Precision positioning advances connected driving applications
Ongoing progress towards a Cooperative Intelligent Transport System (C-ITS) will require precise positioning capabilities. EU-funded research has made it possible to achieve precision positioning with an accuracy of up to 25cm using combined technologies.
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Updated on 01 April 2019
The progressive introduction of 'connected' driving will make it possible to introduce a wide range of new driving applications to enable a more fluid and safer transport system for future innovations such as autonomous driving (AD), driverless vehicles and platooning.
For these applications to be fully functional, however, it is necessary to be able to locate the position of vehicles with greater accuracy than has previously been possible using GPS/Galileo technology alone.
The EU-funded HIGHTS project took on the challenge of achieving what was termed sub-metre accuracy positioning with accuracy of under one metre. The project worked closely with car manufacturers and the research community to develop a novel approach to positioning based on cooperation.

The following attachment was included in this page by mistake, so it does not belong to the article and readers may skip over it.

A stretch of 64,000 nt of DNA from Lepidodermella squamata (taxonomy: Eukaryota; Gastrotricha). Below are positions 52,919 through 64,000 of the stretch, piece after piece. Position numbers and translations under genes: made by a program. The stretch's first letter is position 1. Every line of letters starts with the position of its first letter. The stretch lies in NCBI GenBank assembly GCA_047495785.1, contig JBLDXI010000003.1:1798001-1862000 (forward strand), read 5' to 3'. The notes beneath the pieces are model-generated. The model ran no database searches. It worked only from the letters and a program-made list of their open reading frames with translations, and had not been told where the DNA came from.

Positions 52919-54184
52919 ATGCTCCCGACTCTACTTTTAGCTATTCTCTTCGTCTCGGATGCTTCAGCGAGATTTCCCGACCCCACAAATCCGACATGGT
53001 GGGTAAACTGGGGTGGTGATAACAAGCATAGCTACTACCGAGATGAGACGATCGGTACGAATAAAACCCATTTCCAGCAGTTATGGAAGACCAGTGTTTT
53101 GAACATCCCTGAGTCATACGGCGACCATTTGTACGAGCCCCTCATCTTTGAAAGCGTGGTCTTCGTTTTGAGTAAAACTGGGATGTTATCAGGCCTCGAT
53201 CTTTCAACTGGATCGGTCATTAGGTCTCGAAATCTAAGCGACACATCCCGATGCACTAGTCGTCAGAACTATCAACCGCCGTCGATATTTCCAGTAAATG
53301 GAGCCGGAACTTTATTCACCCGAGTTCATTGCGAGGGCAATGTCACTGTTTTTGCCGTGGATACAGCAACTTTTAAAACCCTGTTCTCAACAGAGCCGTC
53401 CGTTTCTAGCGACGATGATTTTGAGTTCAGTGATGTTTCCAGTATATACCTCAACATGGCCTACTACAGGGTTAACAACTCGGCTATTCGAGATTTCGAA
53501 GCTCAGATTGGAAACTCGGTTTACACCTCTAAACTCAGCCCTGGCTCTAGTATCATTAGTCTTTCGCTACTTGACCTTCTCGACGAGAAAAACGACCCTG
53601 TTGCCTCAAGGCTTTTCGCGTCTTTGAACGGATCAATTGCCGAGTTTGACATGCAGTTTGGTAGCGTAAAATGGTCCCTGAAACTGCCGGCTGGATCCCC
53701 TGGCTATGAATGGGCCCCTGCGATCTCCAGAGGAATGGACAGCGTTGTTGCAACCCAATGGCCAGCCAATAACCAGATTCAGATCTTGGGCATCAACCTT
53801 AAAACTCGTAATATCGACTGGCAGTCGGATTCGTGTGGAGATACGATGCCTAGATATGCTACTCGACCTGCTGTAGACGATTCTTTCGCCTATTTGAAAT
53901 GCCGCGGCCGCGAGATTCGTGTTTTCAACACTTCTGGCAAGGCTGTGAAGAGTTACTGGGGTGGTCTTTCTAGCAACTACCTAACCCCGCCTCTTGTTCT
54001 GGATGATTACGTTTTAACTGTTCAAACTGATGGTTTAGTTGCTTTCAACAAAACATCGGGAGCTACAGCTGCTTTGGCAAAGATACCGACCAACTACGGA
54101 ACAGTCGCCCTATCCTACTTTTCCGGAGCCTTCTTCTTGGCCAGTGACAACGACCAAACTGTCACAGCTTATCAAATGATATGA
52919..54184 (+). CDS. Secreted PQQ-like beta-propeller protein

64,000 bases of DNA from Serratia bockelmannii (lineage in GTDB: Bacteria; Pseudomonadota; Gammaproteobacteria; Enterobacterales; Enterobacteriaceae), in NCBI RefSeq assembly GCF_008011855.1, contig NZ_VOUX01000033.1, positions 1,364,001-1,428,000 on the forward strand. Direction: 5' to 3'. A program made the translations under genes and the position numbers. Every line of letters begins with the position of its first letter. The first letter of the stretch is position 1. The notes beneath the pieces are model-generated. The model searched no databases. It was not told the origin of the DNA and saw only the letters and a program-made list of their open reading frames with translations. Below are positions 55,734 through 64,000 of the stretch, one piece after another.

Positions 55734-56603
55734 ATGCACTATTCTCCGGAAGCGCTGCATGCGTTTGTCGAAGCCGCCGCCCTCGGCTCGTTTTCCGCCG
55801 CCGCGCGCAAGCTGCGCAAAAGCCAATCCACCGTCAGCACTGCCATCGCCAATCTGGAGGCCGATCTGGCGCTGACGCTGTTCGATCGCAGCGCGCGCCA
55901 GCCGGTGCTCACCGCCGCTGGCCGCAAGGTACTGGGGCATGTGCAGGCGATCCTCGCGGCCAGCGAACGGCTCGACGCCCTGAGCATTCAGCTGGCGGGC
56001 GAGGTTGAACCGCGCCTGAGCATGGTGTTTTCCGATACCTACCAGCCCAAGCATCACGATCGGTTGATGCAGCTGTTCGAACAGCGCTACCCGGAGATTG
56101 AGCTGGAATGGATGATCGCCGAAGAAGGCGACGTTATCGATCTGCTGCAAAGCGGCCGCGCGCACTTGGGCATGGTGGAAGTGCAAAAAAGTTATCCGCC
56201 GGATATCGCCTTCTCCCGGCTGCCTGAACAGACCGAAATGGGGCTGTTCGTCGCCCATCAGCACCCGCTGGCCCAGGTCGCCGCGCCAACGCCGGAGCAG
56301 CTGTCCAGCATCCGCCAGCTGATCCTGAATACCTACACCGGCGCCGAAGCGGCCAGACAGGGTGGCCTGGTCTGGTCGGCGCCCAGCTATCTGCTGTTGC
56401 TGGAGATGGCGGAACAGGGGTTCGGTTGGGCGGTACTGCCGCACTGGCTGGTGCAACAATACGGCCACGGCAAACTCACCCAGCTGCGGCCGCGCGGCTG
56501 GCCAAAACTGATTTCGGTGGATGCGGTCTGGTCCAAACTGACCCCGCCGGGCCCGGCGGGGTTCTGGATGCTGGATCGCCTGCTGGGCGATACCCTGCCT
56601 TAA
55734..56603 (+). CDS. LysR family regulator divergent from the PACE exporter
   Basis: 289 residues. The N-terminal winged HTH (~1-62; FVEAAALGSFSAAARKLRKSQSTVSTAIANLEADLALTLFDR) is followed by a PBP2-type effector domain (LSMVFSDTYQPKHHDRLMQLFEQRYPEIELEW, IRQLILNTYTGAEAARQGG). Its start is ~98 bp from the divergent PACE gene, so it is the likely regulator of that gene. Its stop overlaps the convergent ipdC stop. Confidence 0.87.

By combining traditional satellite technology with information from the on-board sensors in cars and intelligent infrastructure, using cooperative wireless communication technologies, HIGHTS was able to achieve and demonstrate positioning accuracy of up to 25cm, even under GPS/Galileo coverage. This is important because it is the level of precision necessary to locate a car not just within a street but within a traffic lane.
Setting the standards
A significant challenge for the project was developing standards for the exchange of information to ensure interoperability. To achieve this HIGHTS worked closely with European and international standardisation organisations, such as the Institute of Electrical and Electronics Engineers and the CAR 2 CAR Communication Consortium.
Their combined effort resulted in the development of a number of advanced algorithms allowing for the integration of information from diverse sources. The aim was to provide consistent high-level accuracy positioning in diverse and challenging conditions, including the detection of other non-motorised road users.
'Thanks to EU funding, we managed to develop the algorithms to provide sub-metre accuracy beyond the state of the art, as well as small-scale prototypes that will be an important enabler for the introduction of AD,' says the project's technical coordinator, Jérôme Härri of EURECOM.
In addition, HIGHTS also laid the groundwork for the commercialisation of high-level precision-positioning services of the future. The project team introduced the principle of a market for algorithms and data where technologically-advanced road users could be rewarded for their contribution to the overall system and less-advanced road users can contribute to the overall cost.